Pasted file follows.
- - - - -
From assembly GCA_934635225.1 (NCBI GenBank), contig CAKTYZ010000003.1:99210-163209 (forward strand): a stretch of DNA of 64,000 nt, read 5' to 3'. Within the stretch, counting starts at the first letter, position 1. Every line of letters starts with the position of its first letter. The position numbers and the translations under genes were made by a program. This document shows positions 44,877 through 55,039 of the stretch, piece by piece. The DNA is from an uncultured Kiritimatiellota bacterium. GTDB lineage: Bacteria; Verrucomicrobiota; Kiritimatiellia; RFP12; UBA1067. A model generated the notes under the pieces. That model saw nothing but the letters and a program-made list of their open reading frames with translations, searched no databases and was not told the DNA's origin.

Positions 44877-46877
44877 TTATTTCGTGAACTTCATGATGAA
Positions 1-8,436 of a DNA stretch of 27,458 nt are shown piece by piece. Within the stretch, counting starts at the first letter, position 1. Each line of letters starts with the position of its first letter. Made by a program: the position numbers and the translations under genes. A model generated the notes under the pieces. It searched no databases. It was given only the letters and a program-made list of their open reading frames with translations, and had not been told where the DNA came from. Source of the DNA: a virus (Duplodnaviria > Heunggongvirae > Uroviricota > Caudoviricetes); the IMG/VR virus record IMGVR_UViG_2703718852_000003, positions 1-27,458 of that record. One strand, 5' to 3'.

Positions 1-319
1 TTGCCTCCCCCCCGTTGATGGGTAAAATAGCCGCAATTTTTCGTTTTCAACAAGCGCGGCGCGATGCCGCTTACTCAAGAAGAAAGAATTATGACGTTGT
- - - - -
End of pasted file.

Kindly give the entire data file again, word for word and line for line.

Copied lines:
From assembly GCA_934635225.1 (NCBI GenBank), contig CAKTYZ010000003.1:99210-163209 (forward strand): a stretch of DNA of 64,000 nt, read 5' to 3'. Within the stretch, counting starts at the first letter, position 1. Every line of letters starts with the position of its first letter. The position numbers and the translations under genes were made by a program. This document shows positions 44,877 through 55,039 of the stretch, piece by piece. The DNA is from an uncultured Kiritimatiellota bacterium. GTDB lineage: Bacteria; Verrucomicrobiota; Kiritimatiellia; RFP12; UBA1067. A model generated the notes under the pieces. That model saw nothing but the letters and a program-made list of their open reading frames with translations, searched no databases and was not told the DNA's origin.

Positions 44877-46877
44877 TTATTTCGTGAACTTCATGATGAA
Positions 1-8,436 of a DNA stretch of 27,458 nt are shown piece by piece. Within the stretch, counting starts at the first letter, position 1. Each line of letters starts with the position of its first letter. Made by a program: the position numbers and the translations under genes. A model generated the notes under the pieces. It searched no databases. It was given only the letters and a program-made list of their open reading frames with translations, and had not been told where the DNA came from. Source of the DNA: a virus (Duplodnaviria > Heunggongvirae > Uroviricota > Caudoviricetes); the IMG/VR virus record IMGVR_UViG_2703718852_000003, positions 1-27,458 of that record. One strand, 5' to 3'.

Positions 1-319
1 TTGCCTCCCCCCCGTTGATGGGTAAAATAGCCGCAATTTTTCGTTTTCAACAAGCGCGGCGCGATGCCGCTTACTCAAGAAGAAAGAATTATGACGTTGT